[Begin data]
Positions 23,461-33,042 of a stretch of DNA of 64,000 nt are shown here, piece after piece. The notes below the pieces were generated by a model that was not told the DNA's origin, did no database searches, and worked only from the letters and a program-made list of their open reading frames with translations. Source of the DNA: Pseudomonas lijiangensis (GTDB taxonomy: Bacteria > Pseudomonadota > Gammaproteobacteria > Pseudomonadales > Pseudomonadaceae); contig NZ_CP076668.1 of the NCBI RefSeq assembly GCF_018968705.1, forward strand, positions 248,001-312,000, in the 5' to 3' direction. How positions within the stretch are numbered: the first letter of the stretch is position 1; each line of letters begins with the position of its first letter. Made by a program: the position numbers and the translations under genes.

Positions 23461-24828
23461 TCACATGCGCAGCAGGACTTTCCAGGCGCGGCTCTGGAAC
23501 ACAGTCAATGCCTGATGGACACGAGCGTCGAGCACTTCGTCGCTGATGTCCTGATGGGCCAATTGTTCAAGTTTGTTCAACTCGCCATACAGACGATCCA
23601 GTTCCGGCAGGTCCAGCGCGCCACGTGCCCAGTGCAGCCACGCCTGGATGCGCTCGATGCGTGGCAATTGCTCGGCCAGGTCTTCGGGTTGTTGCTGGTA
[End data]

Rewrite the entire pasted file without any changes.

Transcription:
Positions 23,461-33,042 of a stretch of DNA of 64,000 nt are shown here, piece after piece. The notes below the pieces were generated by a model that was not told the DNA's origin, did no database searches, and worked only from the letters and a program-made list of their open reading frames with translations. Source of the DNA: Pseudomonas lijiangensis (GTDB taxonomy: Bacteria > Pseudomonadota > Gammaproteobacteria > Pseudomonadales > Pseudomonadaceae); contig NZ_CP076668.1 of the NCBI RefSeq assembly GCF_018968705.1, forward strand, positions 248,001-312,000, in the 5' to 3' direction. How positions within the stretch are numbered: the first letter of the stretch is position 1; each line of letters begins with the position of its first letter. Made by a program: the position numbers and the translations under genes.

Positions 23461-24828
23461 TCACATGCGCAGCAGGACTTTCCAGGCGCGGCTCTGGAAC
23501 ACAGTCAATGCCTGATGGACACGAGCGTCGAGCACTTCGTCGCTGATGTCCTGATGGGCCAATTGTTCAAGTTTGTTCAACTCGCCATACAGACGATCCA
23601 GTTCCGGCAGGTCCAGCGCGCCACGTGCCCAGTGCAGCCACGCCTGGATGCGCTCGATGCGTGGCAATTGCTCGGCCAGGTCTTCGGGTTGTTGCTGGTA